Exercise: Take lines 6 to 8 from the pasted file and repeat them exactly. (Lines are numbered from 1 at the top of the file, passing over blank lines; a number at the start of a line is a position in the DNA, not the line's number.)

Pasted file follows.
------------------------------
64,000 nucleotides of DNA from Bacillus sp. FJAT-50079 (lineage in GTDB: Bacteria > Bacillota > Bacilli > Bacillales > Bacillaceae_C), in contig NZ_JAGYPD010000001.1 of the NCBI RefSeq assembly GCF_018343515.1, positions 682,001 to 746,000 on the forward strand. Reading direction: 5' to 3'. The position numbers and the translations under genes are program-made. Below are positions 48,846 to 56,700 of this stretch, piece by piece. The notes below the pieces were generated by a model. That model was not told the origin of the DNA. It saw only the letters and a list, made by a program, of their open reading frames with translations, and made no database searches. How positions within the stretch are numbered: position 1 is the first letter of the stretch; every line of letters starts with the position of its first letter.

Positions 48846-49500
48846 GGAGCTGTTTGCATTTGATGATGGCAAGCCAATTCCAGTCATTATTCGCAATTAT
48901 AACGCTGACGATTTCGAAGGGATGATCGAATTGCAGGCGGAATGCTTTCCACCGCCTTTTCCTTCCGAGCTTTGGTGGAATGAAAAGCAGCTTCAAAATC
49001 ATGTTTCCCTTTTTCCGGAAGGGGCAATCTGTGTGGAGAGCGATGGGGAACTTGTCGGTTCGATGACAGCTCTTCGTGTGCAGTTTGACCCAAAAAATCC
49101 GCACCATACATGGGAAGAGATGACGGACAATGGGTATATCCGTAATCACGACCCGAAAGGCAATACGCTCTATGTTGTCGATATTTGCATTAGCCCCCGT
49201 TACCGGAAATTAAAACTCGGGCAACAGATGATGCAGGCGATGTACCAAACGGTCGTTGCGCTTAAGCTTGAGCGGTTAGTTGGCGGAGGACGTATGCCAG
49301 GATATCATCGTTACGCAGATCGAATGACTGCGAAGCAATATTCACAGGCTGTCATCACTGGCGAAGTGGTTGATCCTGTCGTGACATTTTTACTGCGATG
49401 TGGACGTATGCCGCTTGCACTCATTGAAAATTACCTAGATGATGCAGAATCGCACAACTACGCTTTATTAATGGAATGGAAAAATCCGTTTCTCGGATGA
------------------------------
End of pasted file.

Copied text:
49101 GCACCATACATGGGAAGAGATGACGGACAATGGGTATATCCGTAATCACGACCCGAAAGGCAATACGCTCTATGTTGTCGATATTTGCATTAGCCCCCGT
49201 TACCGGAAATTAAAACTCGGGCAACAGATGATGCAGGCGATGTACCAAACGGTCGTTGCGCTTAAGCTTGAGCGGTTAGTTGGCGGAGGACGTATGCCAG
49301 GATATCATCGTTACGCAGATCGAATGACTGCGAAGCAATATTCACAGGCTGTCATCACTGGCGAAGTGGTTGATCCTGTCGTGACATTTTTACTGCGATG